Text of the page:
Freelancers are treated this way not because they're schlimazels or because editors are jerks, but because of the law of supply and demand. The Harvard Business School could use freelance journalism as a case study of a buyers' market. Leaving aside a handful of periodicals that value distinctive writing, extensively reported dispatches, and unusual or challenging perspectives, what magazines want is clean and inoffensive copy that fits their magazine's format and fills the space between pictures and ads. There has always been an overabundance of people eager and able to provide this, even if they are treated lousy. Therefore, they are usually treated lousy. Various attempts to form writers unions have failed because everyone knows that if any such organization called a job action against a publication or, God forbid, the entire magazine industry, other adequate writers would immediately step forward to fill the void.

The culture of magazines also seemed different in '78, when I hung out my shingle for the first time. I'm fairly certain I'm not mythologizing when I say that some of the Olympian moments in magazine journalism—the moments when Gay Talese freelanced "Frank Sinatra Has a Cold," when Tom Wolfe wrote his profile of Junior Johnson and Michael Herr the pieces that became Dispatches—still retrospectively glowed. The understanding was that good writing was actually a marketable commodity. More: By publishing the right piece at the right time in the right magazine, you could initiate a cultural event.

Today, most freelancers I know aren't even looking to make that kind of splash: They'd just like to pursue stories that are interesting for their own sakes and that allow for distinctive writing. This is a fairly modest wish, but in today's magazine world, it's not a realistic one. Modern titles, formatted to within an inch of their lives, require freelancers to shape experience into small, breezy portions that extol the lifestyle or consumer culture the magazine and its advertisers are looking to promote. The ultimate upside isn't the creation of a cultural event, but the creation of buzz.

Finally, there's the dignity factor. A friend of mine, who never got published in The New Yorker, still treasures the bunch of hand-typed and personal rejection letters he got in the late '70s and early '80s from William Shawn. That's so 20th century. These days, you're lucky to get a form letter. The pocket veto—that is, the unreturned e-mail, letter, or phone call—has become an accepted way of turning down ideas and submissions, even from longtime contributors. A couple of months ago, I sent, through my literary agent, a detailed query letter to a magazine editor he had worked with before. We followed it up a couple of times. No yes, no no, no nothing.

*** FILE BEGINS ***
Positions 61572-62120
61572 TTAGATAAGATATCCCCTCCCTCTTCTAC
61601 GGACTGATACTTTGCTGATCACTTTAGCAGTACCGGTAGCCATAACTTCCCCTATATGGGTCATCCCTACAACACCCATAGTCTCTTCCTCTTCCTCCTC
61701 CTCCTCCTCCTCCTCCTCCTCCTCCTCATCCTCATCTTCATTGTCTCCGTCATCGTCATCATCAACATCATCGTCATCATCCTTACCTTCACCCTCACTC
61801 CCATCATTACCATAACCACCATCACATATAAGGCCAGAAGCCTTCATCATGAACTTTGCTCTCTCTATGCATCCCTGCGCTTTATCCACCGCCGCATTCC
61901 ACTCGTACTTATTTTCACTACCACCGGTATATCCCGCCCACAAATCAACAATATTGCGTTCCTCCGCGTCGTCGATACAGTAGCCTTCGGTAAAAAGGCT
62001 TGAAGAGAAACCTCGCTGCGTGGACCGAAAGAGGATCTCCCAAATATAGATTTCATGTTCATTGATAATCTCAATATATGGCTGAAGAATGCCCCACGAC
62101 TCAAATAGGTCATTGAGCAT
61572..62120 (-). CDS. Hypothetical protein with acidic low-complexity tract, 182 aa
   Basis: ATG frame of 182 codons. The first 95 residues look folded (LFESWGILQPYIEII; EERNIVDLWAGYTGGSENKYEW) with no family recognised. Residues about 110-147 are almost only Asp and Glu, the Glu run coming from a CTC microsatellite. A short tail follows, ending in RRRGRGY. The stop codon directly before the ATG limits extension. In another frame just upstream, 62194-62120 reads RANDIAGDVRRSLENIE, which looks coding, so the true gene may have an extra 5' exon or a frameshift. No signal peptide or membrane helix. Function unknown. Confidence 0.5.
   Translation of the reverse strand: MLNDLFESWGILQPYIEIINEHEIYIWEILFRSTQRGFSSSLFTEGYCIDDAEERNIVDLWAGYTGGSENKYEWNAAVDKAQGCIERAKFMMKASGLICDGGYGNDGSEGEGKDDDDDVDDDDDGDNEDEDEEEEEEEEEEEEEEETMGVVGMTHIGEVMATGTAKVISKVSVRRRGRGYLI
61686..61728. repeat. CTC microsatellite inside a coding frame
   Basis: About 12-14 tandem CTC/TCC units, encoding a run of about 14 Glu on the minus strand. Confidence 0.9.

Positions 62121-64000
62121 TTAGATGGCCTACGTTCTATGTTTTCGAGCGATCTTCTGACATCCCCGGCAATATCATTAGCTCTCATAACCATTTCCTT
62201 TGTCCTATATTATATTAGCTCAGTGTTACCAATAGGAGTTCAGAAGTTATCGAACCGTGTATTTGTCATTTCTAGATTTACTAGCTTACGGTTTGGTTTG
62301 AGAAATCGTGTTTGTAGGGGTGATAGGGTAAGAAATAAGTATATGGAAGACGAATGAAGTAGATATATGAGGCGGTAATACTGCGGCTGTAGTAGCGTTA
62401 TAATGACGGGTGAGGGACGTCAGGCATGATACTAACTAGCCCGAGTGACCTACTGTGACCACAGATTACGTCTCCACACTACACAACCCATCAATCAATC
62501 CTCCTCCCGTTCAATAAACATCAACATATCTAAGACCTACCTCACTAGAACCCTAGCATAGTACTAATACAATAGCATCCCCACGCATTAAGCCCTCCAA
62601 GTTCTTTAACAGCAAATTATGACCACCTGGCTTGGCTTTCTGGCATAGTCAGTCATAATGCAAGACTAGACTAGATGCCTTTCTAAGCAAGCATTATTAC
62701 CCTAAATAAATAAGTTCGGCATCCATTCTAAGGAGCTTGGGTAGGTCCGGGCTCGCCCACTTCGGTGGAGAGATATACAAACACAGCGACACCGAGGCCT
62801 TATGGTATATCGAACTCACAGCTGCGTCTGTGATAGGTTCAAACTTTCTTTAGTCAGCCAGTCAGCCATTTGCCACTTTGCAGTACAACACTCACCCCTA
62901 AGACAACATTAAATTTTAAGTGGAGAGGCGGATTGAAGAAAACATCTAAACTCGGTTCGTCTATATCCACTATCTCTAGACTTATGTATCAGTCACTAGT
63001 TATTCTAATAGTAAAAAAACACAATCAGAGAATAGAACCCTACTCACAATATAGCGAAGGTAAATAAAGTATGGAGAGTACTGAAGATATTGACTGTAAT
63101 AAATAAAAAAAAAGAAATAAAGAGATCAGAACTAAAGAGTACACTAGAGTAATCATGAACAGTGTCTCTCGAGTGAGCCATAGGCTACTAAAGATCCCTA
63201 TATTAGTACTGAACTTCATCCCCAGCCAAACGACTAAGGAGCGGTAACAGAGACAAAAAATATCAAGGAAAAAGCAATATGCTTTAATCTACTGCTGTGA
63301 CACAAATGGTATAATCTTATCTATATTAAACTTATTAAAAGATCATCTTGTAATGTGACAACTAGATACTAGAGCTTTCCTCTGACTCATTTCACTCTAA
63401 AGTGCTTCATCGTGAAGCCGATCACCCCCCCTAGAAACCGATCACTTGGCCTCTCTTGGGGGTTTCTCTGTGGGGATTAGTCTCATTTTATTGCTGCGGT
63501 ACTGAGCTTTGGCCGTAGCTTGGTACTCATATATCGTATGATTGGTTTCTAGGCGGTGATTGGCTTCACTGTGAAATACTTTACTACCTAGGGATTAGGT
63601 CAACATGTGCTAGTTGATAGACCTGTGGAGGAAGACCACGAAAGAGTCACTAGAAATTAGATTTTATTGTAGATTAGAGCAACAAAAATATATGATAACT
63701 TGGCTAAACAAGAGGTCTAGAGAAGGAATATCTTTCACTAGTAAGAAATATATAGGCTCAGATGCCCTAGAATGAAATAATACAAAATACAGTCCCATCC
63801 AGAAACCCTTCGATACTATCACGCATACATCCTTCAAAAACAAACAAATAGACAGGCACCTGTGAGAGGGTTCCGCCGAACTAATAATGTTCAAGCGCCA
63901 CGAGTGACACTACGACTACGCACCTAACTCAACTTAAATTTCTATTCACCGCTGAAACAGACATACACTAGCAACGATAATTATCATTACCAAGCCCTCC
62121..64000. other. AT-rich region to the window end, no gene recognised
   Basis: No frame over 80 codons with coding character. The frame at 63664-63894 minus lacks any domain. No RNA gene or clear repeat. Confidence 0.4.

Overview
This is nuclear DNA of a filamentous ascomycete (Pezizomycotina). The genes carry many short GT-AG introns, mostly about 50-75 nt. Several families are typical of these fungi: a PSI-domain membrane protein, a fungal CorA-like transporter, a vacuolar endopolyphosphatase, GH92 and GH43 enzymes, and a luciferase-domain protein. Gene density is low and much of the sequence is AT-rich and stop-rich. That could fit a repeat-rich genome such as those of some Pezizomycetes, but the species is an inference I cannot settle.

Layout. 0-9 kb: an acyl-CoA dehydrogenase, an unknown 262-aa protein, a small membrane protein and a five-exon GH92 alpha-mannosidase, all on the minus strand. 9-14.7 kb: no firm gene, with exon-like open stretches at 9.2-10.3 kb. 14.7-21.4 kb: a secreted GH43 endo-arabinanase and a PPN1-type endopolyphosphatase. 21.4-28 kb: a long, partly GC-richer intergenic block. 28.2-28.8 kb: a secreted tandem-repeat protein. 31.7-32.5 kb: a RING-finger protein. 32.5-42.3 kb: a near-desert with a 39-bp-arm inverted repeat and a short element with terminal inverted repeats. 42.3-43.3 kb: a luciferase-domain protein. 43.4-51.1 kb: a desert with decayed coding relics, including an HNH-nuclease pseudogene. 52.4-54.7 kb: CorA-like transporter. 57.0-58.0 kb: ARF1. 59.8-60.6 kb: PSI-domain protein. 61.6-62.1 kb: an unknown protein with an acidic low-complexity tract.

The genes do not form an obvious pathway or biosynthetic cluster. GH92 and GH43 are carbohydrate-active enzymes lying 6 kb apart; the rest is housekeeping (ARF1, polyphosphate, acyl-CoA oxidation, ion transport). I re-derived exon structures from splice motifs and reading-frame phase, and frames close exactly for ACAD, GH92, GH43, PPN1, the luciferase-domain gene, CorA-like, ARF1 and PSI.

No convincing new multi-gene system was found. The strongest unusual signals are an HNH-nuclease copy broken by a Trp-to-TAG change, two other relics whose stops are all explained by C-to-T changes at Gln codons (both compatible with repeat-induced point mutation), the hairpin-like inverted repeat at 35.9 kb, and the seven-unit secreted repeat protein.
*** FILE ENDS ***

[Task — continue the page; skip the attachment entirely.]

I'm done.

Yo, Uma! Next time the blini's on me.

Slate Link

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Bill Bryson Interview

Posted by Chika On 3:30 PM 0 comments

Bill Bryson

The Washington Post has published an interview with Bill Bryson, one of the world's most highly regarded travel writers.

You traffic in British-American cultural differences. Has the humor of it all become strained, with the tension over the war in Iraq?

No, although it's very easy when you live abroad to get that impression, because the British press portrays America as this kind of mad country that is war-mongering. And you have to stop and say, wait a minute, I know lots of [Americans] who are not completely pro-war and are, from my point of view, a lot more rational. Not everybody [in the United States] is as crazy as they come across in the British press sometimes.

I read that you'd like to get out of the travel-writing biz.

I never really tried to get into it. I stumbled into it by accident. The first book I did -- the first successful book -- was a kind of a travel book, and publishers in Britain encouraged me to do more. And I still enjoy traveling a lot. I mean, it amazes me that I still get excited in hotel rooms just to see what kind of shampoo they've left me.

I still want to go places, but don't want to just write travel. . . . I've mined those veins. I sometimes think I cannot write another passage about a disappointing meal ever again, because I've done it so many times.

What are you working on now?

I'm doing a book which is a kind of travel book, except that it's a memoir about growing up in the '50s in Iowa. My feeling is that it was quite a magical time to grow up. The pattern of life was a lot more sensible and more appealing. And if we'd built on that, if we'd kept the downtowns vibrant places, instead of the way we did go . . .

What's Des Moines like now?